"The Joy of Foreshortening" is the title of a book someone should write. In my years of modeling for art classes, I see foreshortening as the concept that makes possible the representation of three dimensions on a two-dimensional surface. It also makes for great comic book art: where would action comics be without fist-in-your-face foreshortening?
Want to see some extreme foreshortening? Consider a baseball game on TV. Put a long-lens telephoto camera out in center field, looking toward home plate. It must be a couple of hundred feet from here to the batter, catcher and umpire, but those three are crunched up against the pitcher, the second baseman and the center fielder in the camera's view. You KNOW it's a couple of hundred feet, but the gang of six guys is all bunched up in a tight line.
Mike Ananian, Associate Professor of Painting and Drawing at UNC-G for just over 15 years, loves teaching foreshortening. In the class illustrated by the photos here, he specifically asked me for a reclining pose that would "give everybody a foreshortening exercise."
It is the kind of pose I can easily hold for 30 minutes, or even an hour, before taking a break. After about an hour, he called a break for the students - but not for me. He asked me to hold the pose, asked the students to turn their easels around, and conducted a crit that lasted a good twenty minutes while I continued to lie there, naked, in the middle of the room. No big deal for me: getting naked is an essential part of the job. But there is a sense in which it "feels" different when no one is drawing, but people are still looking at me, naked, in the middle of the room full of clothed people. You can see me in the foreground of the first photo above.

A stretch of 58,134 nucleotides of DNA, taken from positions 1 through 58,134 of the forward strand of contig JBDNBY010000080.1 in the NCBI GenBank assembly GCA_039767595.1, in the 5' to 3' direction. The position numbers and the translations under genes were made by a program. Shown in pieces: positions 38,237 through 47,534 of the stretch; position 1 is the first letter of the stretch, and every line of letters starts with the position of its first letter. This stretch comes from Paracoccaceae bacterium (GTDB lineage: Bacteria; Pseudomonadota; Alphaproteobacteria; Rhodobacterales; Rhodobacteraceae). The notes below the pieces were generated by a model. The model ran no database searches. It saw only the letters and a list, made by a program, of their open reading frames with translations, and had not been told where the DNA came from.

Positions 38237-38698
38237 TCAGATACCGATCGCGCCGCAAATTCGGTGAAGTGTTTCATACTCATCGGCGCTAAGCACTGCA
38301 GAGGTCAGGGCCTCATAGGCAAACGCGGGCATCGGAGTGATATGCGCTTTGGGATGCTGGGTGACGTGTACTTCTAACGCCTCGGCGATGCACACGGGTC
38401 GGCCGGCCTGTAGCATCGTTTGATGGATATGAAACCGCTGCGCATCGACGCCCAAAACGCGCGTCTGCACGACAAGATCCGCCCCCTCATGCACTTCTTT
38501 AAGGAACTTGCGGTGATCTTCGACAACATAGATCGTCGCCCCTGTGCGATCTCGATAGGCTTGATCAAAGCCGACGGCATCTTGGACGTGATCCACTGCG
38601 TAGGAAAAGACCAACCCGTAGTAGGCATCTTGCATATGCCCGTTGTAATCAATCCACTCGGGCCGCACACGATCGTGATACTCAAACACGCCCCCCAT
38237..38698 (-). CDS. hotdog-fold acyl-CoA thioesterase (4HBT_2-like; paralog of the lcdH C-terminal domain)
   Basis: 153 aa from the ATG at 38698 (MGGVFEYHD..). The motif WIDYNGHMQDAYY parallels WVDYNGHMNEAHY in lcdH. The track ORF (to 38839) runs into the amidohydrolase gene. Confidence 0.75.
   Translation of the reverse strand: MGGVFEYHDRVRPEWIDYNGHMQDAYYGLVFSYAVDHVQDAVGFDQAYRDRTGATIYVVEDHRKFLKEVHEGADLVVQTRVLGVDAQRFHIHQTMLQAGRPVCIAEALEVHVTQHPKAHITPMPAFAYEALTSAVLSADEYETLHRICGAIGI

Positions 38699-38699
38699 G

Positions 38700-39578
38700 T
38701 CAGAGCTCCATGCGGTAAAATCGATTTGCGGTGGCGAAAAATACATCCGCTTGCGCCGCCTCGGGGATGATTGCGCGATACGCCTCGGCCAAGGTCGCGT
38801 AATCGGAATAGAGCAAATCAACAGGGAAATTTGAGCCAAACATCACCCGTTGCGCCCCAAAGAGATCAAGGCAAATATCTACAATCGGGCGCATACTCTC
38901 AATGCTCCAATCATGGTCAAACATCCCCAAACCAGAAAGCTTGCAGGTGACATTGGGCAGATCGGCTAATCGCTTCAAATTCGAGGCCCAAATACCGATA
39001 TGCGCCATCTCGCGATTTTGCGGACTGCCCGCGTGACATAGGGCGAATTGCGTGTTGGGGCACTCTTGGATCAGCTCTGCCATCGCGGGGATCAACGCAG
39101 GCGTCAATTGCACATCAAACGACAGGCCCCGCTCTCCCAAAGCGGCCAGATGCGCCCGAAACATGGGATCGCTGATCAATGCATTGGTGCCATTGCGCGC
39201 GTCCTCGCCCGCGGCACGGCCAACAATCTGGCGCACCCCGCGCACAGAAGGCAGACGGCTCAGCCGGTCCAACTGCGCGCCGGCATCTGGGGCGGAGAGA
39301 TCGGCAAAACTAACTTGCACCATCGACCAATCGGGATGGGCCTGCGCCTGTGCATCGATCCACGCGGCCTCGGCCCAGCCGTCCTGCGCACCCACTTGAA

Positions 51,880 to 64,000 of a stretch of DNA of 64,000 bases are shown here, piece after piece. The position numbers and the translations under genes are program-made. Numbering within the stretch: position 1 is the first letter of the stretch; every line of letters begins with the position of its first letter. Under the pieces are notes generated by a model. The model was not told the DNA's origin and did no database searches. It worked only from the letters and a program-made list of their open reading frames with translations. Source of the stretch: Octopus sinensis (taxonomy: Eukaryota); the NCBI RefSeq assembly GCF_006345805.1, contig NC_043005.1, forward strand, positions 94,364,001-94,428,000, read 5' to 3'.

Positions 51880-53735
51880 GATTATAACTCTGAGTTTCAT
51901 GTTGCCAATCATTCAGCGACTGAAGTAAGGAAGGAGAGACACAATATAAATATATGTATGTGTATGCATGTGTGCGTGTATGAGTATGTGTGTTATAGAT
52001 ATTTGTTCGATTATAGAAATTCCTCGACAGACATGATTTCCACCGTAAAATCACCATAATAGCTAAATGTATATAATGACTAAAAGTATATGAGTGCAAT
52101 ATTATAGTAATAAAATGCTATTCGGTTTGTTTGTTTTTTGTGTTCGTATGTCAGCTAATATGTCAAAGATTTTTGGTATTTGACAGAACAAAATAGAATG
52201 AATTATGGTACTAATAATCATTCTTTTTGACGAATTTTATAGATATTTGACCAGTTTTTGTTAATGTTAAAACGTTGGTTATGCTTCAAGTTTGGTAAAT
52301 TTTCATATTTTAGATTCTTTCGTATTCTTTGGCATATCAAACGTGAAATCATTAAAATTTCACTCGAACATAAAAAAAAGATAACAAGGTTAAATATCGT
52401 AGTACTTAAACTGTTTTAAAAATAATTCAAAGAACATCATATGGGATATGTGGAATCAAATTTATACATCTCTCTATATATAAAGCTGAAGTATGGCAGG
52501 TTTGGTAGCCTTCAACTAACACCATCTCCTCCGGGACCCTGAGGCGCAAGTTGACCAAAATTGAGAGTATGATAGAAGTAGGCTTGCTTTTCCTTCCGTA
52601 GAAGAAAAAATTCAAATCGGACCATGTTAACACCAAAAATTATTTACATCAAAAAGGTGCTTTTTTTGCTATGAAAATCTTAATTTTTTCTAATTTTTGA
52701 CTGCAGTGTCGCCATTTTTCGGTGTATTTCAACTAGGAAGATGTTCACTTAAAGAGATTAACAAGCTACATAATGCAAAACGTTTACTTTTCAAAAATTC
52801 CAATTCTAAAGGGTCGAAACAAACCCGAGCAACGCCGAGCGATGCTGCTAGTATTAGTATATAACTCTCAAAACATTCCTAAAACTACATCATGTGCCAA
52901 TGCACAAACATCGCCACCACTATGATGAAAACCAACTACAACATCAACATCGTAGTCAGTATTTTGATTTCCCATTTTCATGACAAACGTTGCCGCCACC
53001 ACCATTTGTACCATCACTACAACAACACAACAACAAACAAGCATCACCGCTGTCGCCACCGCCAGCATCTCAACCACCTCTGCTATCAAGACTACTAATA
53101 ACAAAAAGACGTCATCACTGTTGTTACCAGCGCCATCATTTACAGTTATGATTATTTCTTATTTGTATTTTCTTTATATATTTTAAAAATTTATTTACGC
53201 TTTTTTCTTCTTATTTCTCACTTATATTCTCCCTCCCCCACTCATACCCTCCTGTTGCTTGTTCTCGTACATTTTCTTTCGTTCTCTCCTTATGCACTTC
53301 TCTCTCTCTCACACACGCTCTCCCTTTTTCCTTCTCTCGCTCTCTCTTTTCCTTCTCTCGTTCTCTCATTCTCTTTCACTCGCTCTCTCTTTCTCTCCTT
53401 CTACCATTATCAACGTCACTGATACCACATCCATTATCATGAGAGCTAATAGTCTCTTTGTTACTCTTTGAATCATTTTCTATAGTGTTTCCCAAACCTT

A fuller view, surrounded just by the drawings, is at the bottom, for those who dare such a foreshortened view. Note some of the "tools of the trade" on the platform: a digital timer, because I have learned not to trust a teacher to keep the time, some pads to soften the surface, masking tape to mark my position, so I can resume the pose after a break, my robe, which must be worn when off the posing platform, and an Indian flute, which I use as a prop in other poses. Note that each drawing has a note from Mike's lecture about the foreshortening process, such as "fighting the urge to draw what you know." The greatest trick to interpreting foreshortening onto the paper is to be able to draw what you SEE, not what you know, or think you know. The length of the foot equals the height of the head (or at least it does on my body), but if the foot is a lot closer than the head, it's going to look bigger than the head.